Botnets are networks of computers infected by malware (malicious software) and controlled remotely by cybercriminals, usually for financial gain or to launch attacks on website or networks. Botnets may infect and use laptops, desktops, servers, routers, smartphones, or any other network equipment to conduct malicious activity.
The illustration below shows how a botnet works (via Microsoft):
All computers connected to the Internet are susceptible to malware infections. If a computer becomes part of a botnet, it may wait for instructions from the “command and control” (also sometimes known as “C2” or “C&C”) computers without the owner’s knowledge. Cybercriminals like botnets because botnets give the criminal control of thousands of computers at once, and they help to hide the cybercriminal’s identity.
What does a bot do to your computer?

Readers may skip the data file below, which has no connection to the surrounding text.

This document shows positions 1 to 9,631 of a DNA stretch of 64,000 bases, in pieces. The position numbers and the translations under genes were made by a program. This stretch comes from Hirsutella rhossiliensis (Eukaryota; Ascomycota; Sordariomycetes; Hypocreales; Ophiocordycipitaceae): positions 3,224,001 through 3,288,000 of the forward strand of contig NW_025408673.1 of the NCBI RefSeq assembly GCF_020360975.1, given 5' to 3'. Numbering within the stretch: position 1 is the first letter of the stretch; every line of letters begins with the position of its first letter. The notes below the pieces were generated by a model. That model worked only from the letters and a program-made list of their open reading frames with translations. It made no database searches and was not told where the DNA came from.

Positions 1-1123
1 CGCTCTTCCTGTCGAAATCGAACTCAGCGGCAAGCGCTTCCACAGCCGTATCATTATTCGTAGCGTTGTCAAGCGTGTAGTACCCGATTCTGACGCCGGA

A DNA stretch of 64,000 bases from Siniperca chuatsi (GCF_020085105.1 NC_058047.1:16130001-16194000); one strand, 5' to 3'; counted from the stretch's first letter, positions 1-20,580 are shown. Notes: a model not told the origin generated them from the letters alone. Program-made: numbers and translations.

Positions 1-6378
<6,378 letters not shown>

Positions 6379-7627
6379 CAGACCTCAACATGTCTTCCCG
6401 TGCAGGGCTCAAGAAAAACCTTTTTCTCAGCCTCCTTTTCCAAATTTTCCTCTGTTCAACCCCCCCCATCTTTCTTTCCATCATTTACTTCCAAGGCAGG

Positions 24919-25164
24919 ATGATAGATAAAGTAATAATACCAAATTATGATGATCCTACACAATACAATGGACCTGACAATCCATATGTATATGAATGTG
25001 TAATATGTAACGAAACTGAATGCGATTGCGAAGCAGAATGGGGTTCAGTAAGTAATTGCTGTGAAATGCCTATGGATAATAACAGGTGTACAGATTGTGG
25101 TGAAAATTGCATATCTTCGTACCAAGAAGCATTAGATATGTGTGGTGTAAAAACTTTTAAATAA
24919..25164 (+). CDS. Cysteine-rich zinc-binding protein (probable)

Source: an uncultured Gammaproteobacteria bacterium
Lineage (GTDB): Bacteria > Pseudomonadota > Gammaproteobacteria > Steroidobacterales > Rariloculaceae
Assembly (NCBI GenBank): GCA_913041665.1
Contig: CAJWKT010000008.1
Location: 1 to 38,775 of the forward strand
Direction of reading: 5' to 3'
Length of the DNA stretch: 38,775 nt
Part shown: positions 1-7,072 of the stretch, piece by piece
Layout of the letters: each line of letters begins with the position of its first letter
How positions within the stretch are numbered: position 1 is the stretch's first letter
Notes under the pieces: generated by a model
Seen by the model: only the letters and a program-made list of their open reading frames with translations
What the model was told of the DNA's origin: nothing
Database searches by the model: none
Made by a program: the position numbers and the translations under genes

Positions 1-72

When your computer is infected, it turns into a “bot” (short for “robot”) or zombie. How your computer acts when infected is dependent on what the cybercriminals are trying to accomplish. Many botnets are designed to harvest data, such as passwords, social security numbers, credit card numbers, addresses, telephone numbers, and other personal information. The data is then used for nefarious purposes, such as identity theft, credit card fraud, spamming, and malware distribution. Bots can also be used to send spam or launch attacks on websites and networks, which as are sometimes referred to as Distributed Denial of Service Attacks or DDoS. Some bots will try thousands of times per hour and effectively slow your computer down, so finding those bots and stopping them is very important to your computer’s health.
What does a bot do to public networks?
Bots are particularly troublesome for public network operators such as hotels, coffee shops, and other venues. By nature, public networks typically have hundreds of new devices connecting daily. Many of these devices are infected with malware. A single infected device on a public network can use up a significant amount of bandwidth and infect other devices. Many Internet service providers (ISPs) have resorted to turn off the incoming Internet connection at public venues to prevent botnets from communicating, only turning them back on if a service like Botnet Blocker is in place.
For more information about botnets, visit http://stopthinkconnect.org/campaigns/details/?id=209.